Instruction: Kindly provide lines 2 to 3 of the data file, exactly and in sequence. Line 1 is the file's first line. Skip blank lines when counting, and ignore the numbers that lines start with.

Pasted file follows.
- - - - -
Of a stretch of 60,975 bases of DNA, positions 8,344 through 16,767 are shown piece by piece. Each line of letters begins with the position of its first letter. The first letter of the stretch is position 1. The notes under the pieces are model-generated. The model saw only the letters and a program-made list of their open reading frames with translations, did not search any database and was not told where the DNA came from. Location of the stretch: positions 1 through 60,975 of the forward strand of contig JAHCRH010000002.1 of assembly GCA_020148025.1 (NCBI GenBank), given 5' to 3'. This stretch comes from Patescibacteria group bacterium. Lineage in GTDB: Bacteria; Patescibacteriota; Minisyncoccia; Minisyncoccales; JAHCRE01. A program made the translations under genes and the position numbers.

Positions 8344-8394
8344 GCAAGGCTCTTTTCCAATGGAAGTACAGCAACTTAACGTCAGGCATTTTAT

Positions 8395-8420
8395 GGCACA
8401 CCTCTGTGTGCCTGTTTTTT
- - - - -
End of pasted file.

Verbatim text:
Positions 8344-8394
8344 GCAAGGCTCTTTTCCAATGGAAGTACAGCAACTTAACGTCAGGCATTTTAT